The Future Of Food

courtesy of planetgreen.discovery.com

Channel surfing the other day, I stopped on a show called Future Food on the channel Planet Green. The show challenges molecular gastronomists, Homaro Cantu and Ben Roche to “redefine the nature of food” in a way that is better for our environment and health. Usually I wouldn’t stop to watch a show with that type of premise, but if they are cooking good food, then I’m there.

So what is a molecular gastronomist? To put it plainly, from my understanding of it, chemical processes that occur in cooking. Take for an example, a hard boiled egg, how it goes from a raw egg to a cooked egg. Do I know how? No. Do Homaro and Ben know? I would definitely think so.

Homaro and Ben work at Moto in Chicago. I wish that I could say that I have been, but I haven’t, YET! They use innovative techniques in their kitchen from lasers to liquid nitrogen. Their dishes are very surreal from what I have read, they look like one thing, but taste like another. So say, you would order pasta and it looks like pasta, but when you take a bite of it, it actually tastes like a hot dog. For me, I’ve always had mixed feeling about plates like this. One, I think it’s fabulous to bring new techniques into the kitchen if it really adds to or helps the cooking experience whether it’s cutting time off of cooking or bringing new looks or tastes to us. Two, sometimes I wonder what would happen if we started consuming things like liquid nitrogen on a regular basis. Over time, will stuff like this start to affect us physically? Three, unless I’m saving calories, if I want to taste a hot dog, I’ll just buy a regular hot dog.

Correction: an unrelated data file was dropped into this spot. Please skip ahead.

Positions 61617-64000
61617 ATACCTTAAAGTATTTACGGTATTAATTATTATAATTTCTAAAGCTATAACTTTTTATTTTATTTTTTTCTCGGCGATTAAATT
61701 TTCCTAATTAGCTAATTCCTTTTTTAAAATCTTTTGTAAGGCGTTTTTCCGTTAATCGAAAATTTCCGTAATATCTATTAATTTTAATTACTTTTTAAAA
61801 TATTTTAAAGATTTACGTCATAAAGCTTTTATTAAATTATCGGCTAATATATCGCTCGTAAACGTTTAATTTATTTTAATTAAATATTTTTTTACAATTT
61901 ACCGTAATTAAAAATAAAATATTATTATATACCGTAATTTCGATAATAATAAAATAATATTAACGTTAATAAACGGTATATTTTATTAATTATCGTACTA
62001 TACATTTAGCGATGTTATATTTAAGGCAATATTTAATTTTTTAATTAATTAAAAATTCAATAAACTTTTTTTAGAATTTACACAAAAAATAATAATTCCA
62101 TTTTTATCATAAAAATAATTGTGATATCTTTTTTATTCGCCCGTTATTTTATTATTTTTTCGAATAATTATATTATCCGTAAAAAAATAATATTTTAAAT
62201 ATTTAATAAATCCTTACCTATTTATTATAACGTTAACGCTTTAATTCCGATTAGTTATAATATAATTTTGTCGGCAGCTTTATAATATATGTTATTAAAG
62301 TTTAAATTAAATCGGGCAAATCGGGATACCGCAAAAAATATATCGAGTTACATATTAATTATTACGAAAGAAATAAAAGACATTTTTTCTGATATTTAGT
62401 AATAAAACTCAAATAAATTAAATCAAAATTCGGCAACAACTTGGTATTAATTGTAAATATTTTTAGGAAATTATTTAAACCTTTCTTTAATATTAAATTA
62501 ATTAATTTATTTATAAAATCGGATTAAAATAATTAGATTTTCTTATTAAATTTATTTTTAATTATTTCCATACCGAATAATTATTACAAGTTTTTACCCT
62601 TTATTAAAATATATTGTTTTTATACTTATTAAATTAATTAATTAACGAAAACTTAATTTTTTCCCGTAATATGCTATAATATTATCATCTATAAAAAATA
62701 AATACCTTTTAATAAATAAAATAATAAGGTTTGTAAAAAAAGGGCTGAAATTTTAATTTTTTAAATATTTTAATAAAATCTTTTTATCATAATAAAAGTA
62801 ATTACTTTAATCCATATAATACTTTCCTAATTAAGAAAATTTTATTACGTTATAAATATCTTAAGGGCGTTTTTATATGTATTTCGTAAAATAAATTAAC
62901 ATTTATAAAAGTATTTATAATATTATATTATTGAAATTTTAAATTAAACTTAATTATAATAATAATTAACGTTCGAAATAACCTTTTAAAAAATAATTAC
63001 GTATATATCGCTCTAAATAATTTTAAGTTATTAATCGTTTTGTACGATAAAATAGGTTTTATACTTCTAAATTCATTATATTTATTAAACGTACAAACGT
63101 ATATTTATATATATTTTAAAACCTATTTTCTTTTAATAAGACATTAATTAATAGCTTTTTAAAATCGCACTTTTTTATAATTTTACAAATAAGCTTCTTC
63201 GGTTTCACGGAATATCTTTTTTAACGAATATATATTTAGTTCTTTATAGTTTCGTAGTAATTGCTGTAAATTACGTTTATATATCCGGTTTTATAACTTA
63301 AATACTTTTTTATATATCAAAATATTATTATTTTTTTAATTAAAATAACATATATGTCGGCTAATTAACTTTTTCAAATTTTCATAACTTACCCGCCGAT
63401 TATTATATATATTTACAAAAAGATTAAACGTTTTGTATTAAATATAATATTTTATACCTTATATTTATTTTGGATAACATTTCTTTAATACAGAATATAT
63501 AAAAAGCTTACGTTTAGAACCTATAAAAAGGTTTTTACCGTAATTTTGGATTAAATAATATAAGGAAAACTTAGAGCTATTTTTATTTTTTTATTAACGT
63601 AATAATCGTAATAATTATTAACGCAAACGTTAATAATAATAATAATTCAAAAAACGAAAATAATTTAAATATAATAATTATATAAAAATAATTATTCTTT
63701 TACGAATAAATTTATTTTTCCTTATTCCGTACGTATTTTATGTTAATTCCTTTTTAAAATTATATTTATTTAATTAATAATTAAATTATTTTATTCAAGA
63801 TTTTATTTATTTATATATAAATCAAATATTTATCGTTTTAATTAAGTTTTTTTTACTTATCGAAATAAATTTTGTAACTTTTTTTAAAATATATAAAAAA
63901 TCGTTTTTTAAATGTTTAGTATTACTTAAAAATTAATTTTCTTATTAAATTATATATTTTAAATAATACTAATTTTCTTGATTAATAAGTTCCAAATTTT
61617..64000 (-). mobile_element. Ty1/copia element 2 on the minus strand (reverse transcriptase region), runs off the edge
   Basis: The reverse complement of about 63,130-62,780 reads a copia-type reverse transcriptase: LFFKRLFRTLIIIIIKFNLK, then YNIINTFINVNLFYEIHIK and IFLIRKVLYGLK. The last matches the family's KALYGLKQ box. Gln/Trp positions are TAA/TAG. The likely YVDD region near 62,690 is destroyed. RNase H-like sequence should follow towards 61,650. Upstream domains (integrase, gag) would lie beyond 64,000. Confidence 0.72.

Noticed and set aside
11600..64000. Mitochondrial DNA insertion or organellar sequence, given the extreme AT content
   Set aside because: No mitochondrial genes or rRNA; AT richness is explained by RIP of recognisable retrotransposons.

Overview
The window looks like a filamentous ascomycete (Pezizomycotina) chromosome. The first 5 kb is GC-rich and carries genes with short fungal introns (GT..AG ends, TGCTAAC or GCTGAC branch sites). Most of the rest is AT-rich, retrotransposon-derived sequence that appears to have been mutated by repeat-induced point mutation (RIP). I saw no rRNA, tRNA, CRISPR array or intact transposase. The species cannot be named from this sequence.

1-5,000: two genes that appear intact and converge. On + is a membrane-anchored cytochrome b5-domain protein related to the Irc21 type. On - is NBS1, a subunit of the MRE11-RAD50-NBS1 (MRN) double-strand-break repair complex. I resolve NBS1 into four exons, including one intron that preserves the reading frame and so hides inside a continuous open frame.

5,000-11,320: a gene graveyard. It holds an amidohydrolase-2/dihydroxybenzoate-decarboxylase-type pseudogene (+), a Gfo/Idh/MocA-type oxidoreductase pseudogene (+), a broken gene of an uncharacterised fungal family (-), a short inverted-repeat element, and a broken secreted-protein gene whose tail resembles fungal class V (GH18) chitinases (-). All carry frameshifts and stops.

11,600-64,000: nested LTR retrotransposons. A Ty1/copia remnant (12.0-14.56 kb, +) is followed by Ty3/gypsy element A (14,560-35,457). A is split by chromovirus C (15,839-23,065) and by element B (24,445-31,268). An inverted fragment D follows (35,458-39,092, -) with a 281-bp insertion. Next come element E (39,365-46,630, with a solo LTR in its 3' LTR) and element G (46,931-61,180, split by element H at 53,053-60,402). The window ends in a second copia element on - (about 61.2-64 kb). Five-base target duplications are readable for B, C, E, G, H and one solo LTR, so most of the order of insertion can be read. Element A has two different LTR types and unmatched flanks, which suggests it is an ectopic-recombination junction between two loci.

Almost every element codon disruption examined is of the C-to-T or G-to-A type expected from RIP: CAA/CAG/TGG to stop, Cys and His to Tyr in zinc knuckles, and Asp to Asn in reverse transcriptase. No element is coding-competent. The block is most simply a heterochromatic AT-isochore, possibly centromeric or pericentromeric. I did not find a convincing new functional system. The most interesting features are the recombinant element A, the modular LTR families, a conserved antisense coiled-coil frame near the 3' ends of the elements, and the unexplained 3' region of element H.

What was cool about the segment that I caught was that they made junk food out of only using granola bars and superfood drink. So they turned granola bars and superfood drink into chips and salsa, brownies, onion rings (funyun type) and more. Basically you’re eating all of this junkfood, but it’s actually good for you. Now this is something that I can get on board about. The only thing is, I wonder how everything tasted. Overall the food seemed to go over well, but judging by the taster’s facial expressions, it still couldn’t compete with the real thing.

Is it still worth it then?

-Joyce Huang

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